On 11/27/20 7:08 PM, Steve Coleman wrote:
1. TV's are often encoded to deliberately export use intelligence data to
be utilized by the advertisers and ratings organizations. The camera and
microphone, if installed, are actually designed and used to watch and
listen to the family watching the programs. Zero privacy, and you may even
have no way to disconnect it, so denying it any network access is your only
hope to stop exfiltration.

Physically disabling the camera and microphone may be an option in some cases. Cameras can be covered, but covering a microphone doesn't do much. I recently got a new smart TV that has a microphone in the remote. Since I never planned to use the voice features, I simply found a sewing needle, inserted it into the mic hole, and used a flat piece of hard plastic on the other end to apply moderate force. There was a single "click" sound. After that, voice commands were no longer recognized by the TV, but the remote and everything else still worked perfectly. Hopefully that's good enough.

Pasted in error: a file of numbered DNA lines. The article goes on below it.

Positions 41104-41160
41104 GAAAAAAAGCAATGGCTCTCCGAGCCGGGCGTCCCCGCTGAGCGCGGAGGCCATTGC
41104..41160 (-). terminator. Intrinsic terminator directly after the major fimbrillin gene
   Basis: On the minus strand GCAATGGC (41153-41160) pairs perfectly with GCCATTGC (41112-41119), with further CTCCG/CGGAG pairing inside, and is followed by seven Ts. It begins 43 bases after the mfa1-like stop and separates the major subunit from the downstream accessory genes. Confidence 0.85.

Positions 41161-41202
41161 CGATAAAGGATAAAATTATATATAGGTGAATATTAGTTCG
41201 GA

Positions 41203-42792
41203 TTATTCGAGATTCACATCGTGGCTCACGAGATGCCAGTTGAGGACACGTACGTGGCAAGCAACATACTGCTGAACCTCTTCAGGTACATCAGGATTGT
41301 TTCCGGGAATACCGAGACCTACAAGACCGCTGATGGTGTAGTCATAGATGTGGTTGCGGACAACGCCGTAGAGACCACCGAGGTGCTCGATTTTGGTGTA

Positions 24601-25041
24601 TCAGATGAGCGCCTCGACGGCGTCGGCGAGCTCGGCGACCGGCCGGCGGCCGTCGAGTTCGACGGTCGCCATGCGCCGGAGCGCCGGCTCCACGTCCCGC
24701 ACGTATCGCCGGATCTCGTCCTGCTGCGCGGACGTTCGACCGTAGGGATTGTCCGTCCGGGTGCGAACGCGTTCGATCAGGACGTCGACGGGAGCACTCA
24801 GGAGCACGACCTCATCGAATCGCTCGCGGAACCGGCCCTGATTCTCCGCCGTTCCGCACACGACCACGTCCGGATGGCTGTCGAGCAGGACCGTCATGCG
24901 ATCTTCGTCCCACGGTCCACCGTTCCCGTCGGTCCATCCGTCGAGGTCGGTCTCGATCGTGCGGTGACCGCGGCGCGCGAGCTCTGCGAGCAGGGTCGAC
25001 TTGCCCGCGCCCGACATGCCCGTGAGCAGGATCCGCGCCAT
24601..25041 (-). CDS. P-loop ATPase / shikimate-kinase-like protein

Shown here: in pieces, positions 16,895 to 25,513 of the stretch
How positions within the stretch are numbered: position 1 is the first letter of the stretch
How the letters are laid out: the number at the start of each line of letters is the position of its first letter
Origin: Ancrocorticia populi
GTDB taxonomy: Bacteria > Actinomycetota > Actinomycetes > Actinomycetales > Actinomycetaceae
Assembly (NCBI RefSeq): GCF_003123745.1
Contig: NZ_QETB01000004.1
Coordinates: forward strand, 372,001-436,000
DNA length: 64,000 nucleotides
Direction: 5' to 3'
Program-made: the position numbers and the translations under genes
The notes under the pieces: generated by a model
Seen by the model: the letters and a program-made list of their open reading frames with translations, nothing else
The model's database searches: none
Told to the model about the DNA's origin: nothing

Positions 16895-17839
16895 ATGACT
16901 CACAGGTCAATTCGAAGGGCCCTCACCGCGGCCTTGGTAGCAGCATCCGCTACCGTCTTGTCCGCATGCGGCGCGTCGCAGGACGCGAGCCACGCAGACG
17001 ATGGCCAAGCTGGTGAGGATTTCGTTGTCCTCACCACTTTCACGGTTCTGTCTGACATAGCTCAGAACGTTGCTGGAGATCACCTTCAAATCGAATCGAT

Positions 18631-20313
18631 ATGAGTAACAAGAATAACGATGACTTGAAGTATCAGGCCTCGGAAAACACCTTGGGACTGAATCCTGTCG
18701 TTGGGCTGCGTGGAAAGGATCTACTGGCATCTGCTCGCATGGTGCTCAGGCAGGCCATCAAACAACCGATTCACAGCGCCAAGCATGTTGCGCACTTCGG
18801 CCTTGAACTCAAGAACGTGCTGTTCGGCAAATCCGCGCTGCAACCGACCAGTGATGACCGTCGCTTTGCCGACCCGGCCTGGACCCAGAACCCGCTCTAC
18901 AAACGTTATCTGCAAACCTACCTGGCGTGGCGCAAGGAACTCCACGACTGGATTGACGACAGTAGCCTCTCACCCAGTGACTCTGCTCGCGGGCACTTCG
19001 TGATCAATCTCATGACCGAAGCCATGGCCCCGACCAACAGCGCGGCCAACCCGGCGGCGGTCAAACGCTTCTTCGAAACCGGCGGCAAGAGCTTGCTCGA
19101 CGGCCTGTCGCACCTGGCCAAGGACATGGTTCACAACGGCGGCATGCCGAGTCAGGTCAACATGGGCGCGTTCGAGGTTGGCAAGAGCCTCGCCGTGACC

By the way, this reminds me of when Joanna removed all the microphones and front camera from her iPhone:


Andrew David Wong (Axon)
Community Manager, Qubes OS

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